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Backscratcher

A backscratcher is a long slender rod with a knob[?] on one end and a rake[?]-like device on one end, sometimes in the form of a human hand at various levels of detail, designed to let a person scratch his own back.

In modern times, most backscratchers are made of plastic; a few are made of wood, whalebone, tortoiseshell[?], horn, cane[?], or bamboo.

The backscratcher varies in length from 12 to 20 in.(30-50 cm), and the more elaborate examples, which were occasionally hung from the waist, were silver-mounted, and in rare instances the ivory fingers bore carved rings.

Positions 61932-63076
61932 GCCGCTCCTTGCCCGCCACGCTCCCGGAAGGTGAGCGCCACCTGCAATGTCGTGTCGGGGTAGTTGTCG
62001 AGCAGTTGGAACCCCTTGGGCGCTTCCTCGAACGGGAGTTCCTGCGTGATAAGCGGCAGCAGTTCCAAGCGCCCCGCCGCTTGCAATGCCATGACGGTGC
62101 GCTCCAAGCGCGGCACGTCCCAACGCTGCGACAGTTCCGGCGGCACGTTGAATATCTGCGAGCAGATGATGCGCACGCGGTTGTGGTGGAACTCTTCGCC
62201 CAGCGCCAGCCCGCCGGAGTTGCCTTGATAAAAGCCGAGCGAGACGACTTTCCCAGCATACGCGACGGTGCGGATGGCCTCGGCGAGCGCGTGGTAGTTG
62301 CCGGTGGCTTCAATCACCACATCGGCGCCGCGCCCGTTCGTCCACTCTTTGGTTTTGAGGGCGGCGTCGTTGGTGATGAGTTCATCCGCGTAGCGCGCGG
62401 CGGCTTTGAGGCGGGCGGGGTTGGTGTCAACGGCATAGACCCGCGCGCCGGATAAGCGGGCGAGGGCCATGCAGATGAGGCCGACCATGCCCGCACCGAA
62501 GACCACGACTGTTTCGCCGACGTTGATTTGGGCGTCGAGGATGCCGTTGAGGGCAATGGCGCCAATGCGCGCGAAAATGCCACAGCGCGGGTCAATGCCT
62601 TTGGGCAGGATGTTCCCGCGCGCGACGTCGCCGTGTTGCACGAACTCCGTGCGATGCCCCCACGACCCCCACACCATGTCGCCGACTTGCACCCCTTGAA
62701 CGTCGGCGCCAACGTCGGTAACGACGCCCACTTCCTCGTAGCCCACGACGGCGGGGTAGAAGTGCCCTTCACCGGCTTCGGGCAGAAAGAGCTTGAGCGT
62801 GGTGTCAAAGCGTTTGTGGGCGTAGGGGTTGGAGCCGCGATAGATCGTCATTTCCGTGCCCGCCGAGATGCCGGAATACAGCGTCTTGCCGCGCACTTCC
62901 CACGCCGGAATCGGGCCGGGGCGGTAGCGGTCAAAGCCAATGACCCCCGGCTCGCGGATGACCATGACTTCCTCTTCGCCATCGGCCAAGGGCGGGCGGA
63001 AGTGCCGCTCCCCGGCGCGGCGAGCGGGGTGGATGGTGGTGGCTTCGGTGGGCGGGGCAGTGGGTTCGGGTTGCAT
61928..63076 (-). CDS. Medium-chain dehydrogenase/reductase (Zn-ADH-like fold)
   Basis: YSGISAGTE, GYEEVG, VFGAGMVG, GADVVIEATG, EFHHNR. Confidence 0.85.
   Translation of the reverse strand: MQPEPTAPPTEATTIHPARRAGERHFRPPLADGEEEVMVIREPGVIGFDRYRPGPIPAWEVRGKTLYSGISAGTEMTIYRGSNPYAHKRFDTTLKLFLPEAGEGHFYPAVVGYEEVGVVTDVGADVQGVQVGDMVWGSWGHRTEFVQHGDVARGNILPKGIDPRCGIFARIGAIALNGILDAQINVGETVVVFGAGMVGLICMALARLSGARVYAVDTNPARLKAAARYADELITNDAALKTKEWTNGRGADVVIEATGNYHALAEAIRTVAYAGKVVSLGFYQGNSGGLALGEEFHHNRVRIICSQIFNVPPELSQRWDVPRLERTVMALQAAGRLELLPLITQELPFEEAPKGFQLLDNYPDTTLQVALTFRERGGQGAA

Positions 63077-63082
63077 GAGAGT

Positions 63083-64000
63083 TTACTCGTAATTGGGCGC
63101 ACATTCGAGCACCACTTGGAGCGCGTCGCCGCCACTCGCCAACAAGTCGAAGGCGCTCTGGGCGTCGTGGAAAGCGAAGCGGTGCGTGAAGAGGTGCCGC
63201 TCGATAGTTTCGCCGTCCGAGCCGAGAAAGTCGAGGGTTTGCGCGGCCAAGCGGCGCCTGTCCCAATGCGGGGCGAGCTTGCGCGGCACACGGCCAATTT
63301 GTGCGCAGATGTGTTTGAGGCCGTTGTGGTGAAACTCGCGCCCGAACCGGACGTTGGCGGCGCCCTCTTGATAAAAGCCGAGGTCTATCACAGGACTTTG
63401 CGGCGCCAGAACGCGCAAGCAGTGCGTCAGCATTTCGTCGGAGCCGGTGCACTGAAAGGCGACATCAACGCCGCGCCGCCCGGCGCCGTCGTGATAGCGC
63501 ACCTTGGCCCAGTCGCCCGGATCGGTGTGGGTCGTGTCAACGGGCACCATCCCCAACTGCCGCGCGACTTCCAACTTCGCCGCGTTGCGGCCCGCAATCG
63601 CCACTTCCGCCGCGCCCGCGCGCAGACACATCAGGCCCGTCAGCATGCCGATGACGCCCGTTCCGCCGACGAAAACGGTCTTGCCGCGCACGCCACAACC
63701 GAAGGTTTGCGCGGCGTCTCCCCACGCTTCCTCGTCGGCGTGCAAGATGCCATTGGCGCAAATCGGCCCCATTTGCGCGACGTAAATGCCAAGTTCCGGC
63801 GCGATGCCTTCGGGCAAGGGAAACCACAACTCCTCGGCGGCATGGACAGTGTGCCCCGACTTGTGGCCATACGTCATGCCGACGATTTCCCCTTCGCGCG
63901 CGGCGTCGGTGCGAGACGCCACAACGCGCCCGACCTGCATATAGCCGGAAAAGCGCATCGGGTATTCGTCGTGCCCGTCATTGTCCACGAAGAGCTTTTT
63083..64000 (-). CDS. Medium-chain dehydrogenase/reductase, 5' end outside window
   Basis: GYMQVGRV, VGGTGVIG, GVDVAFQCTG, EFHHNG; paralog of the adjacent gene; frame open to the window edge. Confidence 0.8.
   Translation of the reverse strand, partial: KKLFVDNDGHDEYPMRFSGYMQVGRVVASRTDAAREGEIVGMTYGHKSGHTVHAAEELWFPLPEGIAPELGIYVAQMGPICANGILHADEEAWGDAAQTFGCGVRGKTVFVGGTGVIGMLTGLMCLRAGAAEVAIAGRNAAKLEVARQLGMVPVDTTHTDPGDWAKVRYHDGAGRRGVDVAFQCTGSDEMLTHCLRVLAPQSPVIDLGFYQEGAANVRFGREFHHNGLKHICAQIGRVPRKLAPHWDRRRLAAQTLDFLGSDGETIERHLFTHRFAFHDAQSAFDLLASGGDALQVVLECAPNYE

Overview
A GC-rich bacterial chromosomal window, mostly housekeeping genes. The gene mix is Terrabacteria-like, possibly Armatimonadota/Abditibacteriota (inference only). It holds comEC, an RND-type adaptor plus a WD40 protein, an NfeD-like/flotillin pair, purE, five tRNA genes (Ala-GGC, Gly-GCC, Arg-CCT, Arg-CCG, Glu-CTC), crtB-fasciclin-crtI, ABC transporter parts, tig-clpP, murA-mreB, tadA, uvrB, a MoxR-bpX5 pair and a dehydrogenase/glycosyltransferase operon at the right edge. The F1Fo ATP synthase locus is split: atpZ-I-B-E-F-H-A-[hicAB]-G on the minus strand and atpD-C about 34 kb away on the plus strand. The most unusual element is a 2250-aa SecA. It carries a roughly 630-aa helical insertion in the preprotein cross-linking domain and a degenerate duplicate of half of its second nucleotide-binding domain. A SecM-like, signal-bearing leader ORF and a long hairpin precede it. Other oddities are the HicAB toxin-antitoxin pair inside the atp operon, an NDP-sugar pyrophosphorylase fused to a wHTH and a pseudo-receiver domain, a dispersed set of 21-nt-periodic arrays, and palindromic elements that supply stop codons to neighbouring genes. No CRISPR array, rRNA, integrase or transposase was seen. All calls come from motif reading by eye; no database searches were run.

History

Its name suggests the primary use of the tool, but little is known of its history, and it was unquestionably also employed as a kind of rake to keep in order the huge "heads" of powdered hair worn by ladies during a considerable portion of the 18th and the early part of the 19th centuries.

The hand was now and again replaced by a rake or a bird's claw. The hand could represent either a left or right hand, but the Chinese variety usually bears a right hand.

Like most of the obsolete appliances of daily life, the backscratcher, or scratch-back, as it was sometimes called (but not in the 20th century), has become scarce except as a cheap novelty item at discount stores or souvenir stands and it is one of the innumerable objects which attract the attention of the modern collector.

Based in part on an article from the 1911 Encyclopedia Britannica.



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